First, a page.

This third section is probably the most interesting for our purposes here. During 2021 I decided to start taking my daily walks more seriously. I'd been going on at least one walk per day, but I finally decided to start setting a goal and trying to meet it every single day.

You may also notice the red lines at the bottom of the chart: these are any string of days during which I exceeded my goal (more on that soon). The brown line is the daily goal value itself.

Setting Attainable Goals

I've talked before about how I set arbitrary deadlines and goals for myself. Usually this is done for client projects or my own apps, but importantly it's a thing I do for personal goals too. In the post I wrote this:

I create artificial deadlines and goals, sometimes completely arbitrarily. Often times, I'll just pick a date on the calendar based on nothing but gut intuition, and then I change it later if necessary.

Back in 2021 I wanted to get more rigorous with my daily walks. I wanted to set a goal for myself and make sure I was meeting it as often as possible. This is important. Originally I had considered trying to meet the default in-app goal of 10,000 steps per day. This is a very common step goal for apps and services to suggest because it's a nice, big, round number. But I didn't do that. I went with a much more modest 6,000 steps as my goal.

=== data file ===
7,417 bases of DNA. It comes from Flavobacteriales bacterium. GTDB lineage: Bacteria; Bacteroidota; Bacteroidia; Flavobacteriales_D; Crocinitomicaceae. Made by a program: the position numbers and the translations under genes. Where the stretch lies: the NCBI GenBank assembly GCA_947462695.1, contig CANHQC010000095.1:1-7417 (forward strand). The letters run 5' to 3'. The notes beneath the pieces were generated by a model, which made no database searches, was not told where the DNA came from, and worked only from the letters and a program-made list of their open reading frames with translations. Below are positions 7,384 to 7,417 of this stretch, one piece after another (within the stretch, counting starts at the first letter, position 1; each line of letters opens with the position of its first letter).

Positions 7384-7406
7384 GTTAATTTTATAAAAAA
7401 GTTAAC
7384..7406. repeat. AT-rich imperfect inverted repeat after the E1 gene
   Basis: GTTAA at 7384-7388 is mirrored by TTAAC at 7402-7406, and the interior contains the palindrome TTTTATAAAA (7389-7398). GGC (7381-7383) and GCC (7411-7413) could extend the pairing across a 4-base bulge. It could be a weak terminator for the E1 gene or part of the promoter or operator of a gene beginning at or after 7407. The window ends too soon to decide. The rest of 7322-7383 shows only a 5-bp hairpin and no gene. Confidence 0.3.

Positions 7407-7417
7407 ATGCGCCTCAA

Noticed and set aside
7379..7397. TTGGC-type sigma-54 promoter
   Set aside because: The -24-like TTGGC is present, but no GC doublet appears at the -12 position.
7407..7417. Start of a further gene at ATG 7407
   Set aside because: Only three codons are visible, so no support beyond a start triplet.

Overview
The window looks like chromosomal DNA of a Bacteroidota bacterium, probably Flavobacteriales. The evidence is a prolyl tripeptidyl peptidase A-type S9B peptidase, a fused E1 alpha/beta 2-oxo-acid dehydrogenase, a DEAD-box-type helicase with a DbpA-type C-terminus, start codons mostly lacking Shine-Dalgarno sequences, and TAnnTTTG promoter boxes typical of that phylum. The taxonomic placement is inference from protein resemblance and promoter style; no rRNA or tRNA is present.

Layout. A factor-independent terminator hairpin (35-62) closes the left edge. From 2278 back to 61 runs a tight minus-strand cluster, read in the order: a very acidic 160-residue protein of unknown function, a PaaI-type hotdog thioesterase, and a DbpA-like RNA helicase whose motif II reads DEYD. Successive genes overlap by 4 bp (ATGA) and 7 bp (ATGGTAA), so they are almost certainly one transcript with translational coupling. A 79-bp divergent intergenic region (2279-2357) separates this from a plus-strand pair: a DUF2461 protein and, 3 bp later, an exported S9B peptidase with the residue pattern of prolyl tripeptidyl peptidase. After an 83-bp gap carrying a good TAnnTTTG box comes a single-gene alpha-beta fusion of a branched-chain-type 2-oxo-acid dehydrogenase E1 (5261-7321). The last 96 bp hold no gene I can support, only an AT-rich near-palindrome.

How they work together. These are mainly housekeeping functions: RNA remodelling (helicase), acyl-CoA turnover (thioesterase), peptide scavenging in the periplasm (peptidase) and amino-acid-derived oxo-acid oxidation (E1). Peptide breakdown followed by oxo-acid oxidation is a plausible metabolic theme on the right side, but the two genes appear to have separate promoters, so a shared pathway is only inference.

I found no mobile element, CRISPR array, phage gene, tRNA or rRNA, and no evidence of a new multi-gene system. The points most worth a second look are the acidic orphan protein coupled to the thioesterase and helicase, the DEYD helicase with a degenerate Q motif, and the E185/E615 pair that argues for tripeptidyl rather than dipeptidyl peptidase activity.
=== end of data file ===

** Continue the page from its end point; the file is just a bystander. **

The reason for this is simple. Like I said I wanted to meet this goal as often as possible — preferably every day. 10,000 steps is a lot to cram into a single day. I routinely surpass 10,000 but I am nowhere close to hitting it every day.

This goal-setting is important. Meeting a goal can be inspiring, but not meeting it is the opposite, and can be disincentivizing. With a goal too high it can be preferable to give up early rather than to try and fail. This runs counter to my goal: walk more. Giving up is bad, and so I wanted to minimize the amount of times I do it. 6,000 steps has been a good number for me because I routinely find myself around 1,000 steps short in the evening, which incentivizes me to go for a walk, which is what I want. And in a positive development, I ended up raising the goal in 2022 to 6,500 steps!

Additional Insights